In a straight line from my face to my back

Video/Installation 2009
Video duration 14 minutes
Dimensions variable
Image view: Stenersenmuseet, Oslo, Norway.
Photos by: Alejandro Perez and Juan Andrés Milanés Benito

This performance intervention took place in March 2009, in Oslo, Norway. For the title, I was inspired by a mathematical and physical principle that states: ‘the most far away point in relation to a point placed in real space would be the same point if we measure that distance in a straight line’.
I have applied this principle to our social environment, daily life, natural disasters and different events taking place today as a consequence of humankind’s actions and attitudes. We have learned to discipline and standardize human emotions, an expression of the urgency with which we live in this postmodern age. Every day our consumerist society grows, it also creates a larger gap in wealth and inequality. What this makes clear is that society has started a journey of regression, emphasizing the notion of how far we are from true selves. We are the most far away point in relation to ourselves.
The persons known as ”homeless” have already been the subject in works of art, documentaries and other creative endeavors. But in most of these cases, I have felt that these homeless people have been treated with distance and coldness. My impression was that of a division, like a huge river, between the lives of these ”homeless people” and how they were portrayed by the artistic world through sculpture, documentary, videos, etc. So, I proposed to create a bridge, one that could join these two elements or banks of the river.
After establishing contact with many people ‘living on the streets’, finding out more about them and what their interests were, I was very surprised to discover a big difference between the “homeless” of Norway and those from some other parts of the world, such as Latin America. The education level of most of the Norwegian homeless persons I spoke with was unbelievably high; moreover, they had a wide cultural knowledge, many were able to speak two languages and in some cases, they had also attended university. Thus my question became: what are the shared characteristics of homeless persons all over the world?
One answer was the rejection of society, including social surroundings. So I started visiting “homeless people”, one by one, inviting them to play a scene from their lives: a real-life role (themselves) on a real stage (the street). It would be something like a theatrical play of real life.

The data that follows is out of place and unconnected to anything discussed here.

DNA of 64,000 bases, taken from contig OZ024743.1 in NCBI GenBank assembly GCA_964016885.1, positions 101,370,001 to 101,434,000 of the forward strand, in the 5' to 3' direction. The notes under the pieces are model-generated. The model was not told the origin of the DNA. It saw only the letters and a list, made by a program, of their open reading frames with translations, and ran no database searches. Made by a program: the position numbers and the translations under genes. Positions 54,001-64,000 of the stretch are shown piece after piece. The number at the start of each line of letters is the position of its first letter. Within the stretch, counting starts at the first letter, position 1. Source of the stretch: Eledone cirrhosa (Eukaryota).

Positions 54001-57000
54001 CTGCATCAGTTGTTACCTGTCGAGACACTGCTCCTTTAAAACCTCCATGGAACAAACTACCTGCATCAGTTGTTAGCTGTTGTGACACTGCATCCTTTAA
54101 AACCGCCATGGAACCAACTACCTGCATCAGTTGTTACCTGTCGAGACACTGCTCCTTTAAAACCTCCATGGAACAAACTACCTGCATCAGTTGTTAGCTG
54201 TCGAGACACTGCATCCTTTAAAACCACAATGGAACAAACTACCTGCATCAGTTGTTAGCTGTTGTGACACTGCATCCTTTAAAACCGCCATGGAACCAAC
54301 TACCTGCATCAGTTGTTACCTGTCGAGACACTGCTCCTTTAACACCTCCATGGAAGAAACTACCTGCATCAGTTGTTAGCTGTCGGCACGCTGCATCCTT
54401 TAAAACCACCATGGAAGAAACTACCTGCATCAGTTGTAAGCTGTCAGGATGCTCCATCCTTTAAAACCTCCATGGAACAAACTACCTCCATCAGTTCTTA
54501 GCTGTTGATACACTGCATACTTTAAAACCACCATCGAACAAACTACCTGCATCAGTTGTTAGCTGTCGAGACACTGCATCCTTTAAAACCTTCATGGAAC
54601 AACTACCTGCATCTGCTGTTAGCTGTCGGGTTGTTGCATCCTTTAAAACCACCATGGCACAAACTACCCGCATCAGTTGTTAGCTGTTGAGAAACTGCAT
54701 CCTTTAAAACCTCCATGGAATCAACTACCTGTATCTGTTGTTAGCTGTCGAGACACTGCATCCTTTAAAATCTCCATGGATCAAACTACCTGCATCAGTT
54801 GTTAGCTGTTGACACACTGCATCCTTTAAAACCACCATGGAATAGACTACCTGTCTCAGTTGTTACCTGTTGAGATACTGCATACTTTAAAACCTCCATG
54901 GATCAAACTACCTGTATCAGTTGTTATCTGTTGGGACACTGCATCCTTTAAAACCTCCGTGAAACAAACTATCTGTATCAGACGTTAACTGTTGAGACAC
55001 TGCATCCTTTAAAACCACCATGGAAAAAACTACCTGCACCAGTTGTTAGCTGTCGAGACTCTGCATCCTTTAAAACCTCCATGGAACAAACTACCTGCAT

My intention was to use locations in Oslo to develop this performance spaced with public movement, places where we normally see the “homeless”: the main train and bus stations, Karl Johans Gate, and Slottsparken. The idea was to use utopia and create a dance between them and me, based on the necessity and possibility each human being has to detach from their routine and social environment and gain new experiences. We would be playing a game with the public, giving them, metaphorically speaking, a greeting so they would give us back their attention, even if only momentarily. For me, a choreographed dance is a very simple and accurate way to enable a group of people to do something together, moving or developing an action at the same time.
Another main goal of the project was that it involved different types of people. Willingly, or unwittingly, we attempted to engage people who were simply passing by, intending that they would stop when the performance was taking place, thus becoming spectators. In addition, we relied
on voluntary collaboration from those who were part of the performance process, including the choreographer and modern dance professor, Juan Carlos Ortega, as well as Erlik Oslo Magazine, an institution that has vast experience of working with people living on the street or experiencing isolation from society.
For the development of the performance, I created ‘Backpacks’, which we had to wear while we were dancing. These ‘Backpacks’ created a visual analogy to the snail, the animal known for always carrying their house on their back.
The ’Backpacks’ were made from materials and elements I had found on the street over a 6-month period (the same time I also had lived on the street). Each backpack that I created was inspired by the personal life of one of the people taking part in the performance, like a self-portrait of their life. At the same time, I built a collage that resembles some of the objects you can find in a house: chairs, mattresses, clocks, ornamental plants, earth, clothes, shoes, cardboard boxes, newspapers, shopping trolleys, etc.
Beyond Oslo, I have plans to continue working with homeless people in other Scandinavian countries, including Sweden, Denmark and Finland. The project will ultimately finish with a video documentation of performances made in all these different countries (including Norway).

Still photo from a video. 2009 ©
Backpack for a homeless designer. 2009 © Material: Found objects
Backpack for a homeless immigrant. 2009 © Material: Earth and roots
Backpack for a homeless video gamer. 2009 © Material: Clothes and lotto coupons
Backpack for a homeless unemployed. 2009 © Material: Jacket and bag handles
Backpack for a homeless chef. 2009 © Material: Found objects, pasta and ketchup
Backpack for a homeless fisherman. 2009 © Material: Fishing trap and found objects
Dancing in the street. 2009 ©
Image view: Stenersenmuseet, Oslo, Norway. 2009 ©
Backpack for homeless shop owner. 2009 © Material: Shopping wagon, clothes and newspaper